Tuesday, January 26, 2021

“To many of the people who run our museums—not art people but bean counters—art is merely branding for the institution.”

The Nation’s Barry Schwabsky on why the the National Gallery and three other museums should not “hide the Art of Philip Guston.”

Never mind that [Darren Walker, the head of the Ford Foundation] cannot distinguish between racist imagery and imagery depicting racists. The real tell is that in a statement he said that to mount the exhibition now would have been “tone deaf.” That’s the language of corporate image control. To many of the people who run our museums—not art people but bean counters—art is merely branding for the institution.


Applications for the spring 2021 Art & Law Program Now Being Accepted

APPLICATIONS FOR THE SPRING 2021 TERM ARE NOW BEING ACCEPTED. The deadline for submitting your application to the Spring 2021 term is December 21, 2020. Application link via bio

Location, Dates, Times, Retreat

The Spring 2021 colloquium will take place on January 11, 2021 until April 12, 2021, each Monday night from 6pm EST to 9pm EST, and will be held via Zoom. Pending Covid-19 and travel restrictions, the Spring 2021 colloquium will conclude with a retreat where fellows will have a chance to come back to life and connect with Sergio as well as Program alumni and friends. At this time the retreat may take place in (a) Denniston Hill, (b) Marfa, Texas, (c) Austin, Texas, or (d) New York City.

Spring 2021 Topic

In the Spring 2021, the Program will primarily examine two concerns: (1) the effects of law on visual art, with a particular emphasis on the previous 20-years, and (2) the artist as corporation and the corporation as artist. We will question whether art is hindered or aided by the direct and indirect impact of law, legal discourse, and legal practice on art. In effect, we will discuss whether, and to what extent, artists should engage with the law, or, whether artists are better served by studying outlaw practices.

The colloquium will be led by Sergio Muñoz Sarmiento.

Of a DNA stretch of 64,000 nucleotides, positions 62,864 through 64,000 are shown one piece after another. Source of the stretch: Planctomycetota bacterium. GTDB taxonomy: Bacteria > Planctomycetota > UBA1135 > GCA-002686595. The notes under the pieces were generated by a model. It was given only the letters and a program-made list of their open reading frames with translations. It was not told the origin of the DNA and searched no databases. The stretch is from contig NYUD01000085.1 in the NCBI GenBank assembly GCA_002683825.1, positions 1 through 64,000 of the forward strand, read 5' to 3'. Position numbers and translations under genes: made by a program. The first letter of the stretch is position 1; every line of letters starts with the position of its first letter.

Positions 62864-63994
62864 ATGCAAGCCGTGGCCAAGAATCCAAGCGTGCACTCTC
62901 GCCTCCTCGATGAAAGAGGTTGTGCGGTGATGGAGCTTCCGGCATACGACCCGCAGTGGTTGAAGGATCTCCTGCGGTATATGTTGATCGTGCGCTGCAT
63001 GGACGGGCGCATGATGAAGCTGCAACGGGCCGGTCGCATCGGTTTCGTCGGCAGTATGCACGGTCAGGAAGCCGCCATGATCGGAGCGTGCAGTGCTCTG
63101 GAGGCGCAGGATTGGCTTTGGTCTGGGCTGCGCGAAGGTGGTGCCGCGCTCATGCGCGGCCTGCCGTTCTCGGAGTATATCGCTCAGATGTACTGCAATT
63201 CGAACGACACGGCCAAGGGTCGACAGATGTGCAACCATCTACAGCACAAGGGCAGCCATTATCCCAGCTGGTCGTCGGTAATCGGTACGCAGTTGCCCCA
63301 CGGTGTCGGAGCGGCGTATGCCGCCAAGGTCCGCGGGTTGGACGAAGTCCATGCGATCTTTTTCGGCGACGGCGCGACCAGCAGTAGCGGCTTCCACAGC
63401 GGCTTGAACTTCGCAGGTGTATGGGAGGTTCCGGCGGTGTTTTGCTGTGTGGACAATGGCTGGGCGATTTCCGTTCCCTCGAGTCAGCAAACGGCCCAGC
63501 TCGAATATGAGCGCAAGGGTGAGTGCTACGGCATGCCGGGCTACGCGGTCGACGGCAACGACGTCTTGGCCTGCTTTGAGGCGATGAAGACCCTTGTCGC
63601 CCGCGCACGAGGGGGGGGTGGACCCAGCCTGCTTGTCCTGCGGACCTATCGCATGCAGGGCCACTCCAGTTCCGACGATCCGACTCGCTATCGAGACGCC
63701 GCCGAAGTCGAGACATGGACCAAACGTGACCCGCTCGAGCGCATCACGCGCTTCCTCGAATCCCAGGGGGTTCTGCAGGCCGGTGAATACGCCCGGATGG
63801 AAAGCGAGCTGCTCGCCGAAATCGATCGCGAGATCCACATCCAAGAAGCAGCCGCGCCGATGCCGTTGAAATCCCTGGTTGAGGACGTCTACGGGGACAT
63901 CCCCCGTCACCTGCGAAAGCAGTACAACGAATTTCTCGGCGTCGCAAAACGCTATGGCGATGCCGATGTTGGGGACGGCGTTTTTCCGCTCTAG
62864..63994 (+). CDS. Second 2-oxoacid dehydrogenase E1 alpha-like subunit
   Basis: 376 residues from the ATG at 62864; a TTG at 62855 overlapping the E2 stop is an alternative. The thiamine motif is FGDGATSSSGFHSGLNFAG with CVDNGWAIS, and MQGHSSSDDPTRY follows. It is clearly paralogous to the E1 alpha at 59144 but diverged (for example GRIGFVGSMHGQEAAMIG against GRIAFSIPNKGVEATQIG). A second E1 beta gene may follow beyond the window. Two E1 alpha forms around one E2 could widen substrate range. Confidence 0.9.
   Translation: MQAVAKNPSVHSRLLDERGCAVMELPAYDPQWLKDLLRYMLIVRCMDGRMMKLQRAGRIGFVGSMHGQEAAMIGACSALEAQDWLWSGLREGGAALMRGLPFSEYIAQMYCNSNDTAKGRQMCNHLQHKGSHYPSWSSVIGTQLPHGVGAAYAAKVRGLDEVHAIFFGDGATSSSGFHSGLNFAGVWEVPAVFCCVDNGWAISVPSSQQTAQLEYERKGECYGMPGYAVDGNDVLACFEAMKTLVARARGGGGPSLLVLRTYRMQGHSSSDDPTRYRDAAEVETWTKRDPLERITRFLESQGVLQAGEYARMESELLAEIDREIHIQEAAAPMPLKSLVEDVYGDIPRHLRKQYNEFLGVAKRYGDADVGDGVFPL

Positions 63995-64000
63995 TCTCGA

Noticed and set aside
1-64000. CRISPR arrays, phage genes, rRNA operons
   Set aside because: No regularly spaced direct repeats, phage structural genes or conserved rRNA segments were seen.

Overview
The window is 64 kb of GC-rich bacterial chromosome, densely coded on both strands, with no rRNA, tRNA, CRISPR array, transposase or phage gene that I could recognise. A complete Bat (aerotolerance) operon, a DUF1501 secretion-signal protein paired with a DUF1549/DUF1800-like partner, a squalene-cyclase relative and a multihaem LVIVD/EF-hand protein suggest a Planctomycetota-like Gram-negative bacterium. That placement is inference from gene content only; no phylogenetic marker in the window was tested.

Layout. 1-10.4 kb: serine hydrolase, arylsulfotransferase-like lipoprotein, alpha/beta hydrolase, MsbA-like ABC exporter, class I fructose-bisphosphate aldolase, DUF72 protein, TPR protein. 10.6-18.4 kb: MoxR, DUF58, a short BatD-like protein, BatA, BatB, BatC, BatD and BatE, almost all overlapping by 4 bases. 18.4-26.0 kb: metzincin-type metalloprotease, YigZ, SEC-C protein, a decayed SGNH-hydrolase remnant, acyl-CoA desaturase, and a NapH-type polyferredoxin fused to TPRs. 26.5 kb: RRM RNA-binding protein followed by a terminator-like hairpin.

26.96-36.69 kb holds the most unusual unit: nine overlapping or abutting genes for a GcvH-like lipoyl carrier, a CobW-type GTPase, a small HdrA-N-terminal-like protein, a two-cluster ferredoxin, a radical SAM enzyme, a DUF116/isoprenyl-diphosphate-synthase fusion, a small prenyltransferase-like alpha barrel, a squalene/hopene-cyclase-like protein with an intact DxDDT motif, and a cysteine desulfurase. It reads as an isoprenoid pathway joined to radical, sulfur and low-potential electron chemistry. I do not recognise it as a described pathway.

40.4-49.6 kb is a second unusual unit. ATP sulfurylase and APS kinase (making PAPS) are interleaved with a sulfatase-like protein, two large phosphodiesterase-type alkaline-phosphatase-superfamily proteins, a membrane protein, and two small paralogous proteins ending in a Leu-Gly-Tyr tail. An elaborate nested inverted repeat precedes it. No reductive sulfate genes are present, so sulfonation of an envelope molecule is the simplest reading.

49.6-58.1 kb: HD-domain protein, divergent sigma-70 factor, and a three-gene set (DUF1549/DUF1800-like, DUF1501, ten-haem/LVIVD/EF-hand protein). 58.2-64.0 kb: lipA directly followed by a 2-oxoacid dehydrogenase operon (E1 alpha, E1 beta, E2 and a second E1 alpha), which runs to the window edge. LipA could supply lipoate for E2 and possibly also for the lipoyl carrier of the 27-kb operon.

At the last minute, Baltimore Museum of Art board votes to pause controversial artwork auction

Money talks; bullshit walks.


“If you work at Tate, you are expected to toe the party line…”

The Tate Museum suspends curator Mark Godfrey for publicly criticizing the Tate’s decision to postpone the Guston exhibition. Rob Storr fears the exhibition will never happen. How far to the left can one go before ending up on the right?


Baltimore Museum controversy heats up…

and it doesn’t look like it’s going to get any easier for the Museum any time soon.

“Just over a year ago I quietly changed my estate plans when it became clear to me that under the leadership of Christopher Bedford the BMA was no longer trustworthy to receive this bequest,” said former trustee, Stiles Colwill, in an email.

I wonder: Is this move by the Baltimore the equivalent of some AOC progressive gaffe, where initially it seemed like a good idea to kill off “farting cows” in order to save the environment? I think so.


Baltimore Museum’s sale agreement with Sotheby’s is plagued with “irregularities and potential conflicts of interest”

[A] group of 23 museum supporters is calling on the government to investigate and put a stop to the planned deaccessioning.

In a strongly worded six-page letter to Maryland attorney general Brian Frosh and secretary of state John C. Wobensmith, signatories including former BMA board chairwoman Constance R. Caplan allege that the sale agreement with Sotheby’s is plagued with “irregularities and potential conflicts of interest” and should not be allowed to proceed.

More here.


Fire Sale

Yachts, planes, and blue chip art are up for grabs. Just not on Craigslist.


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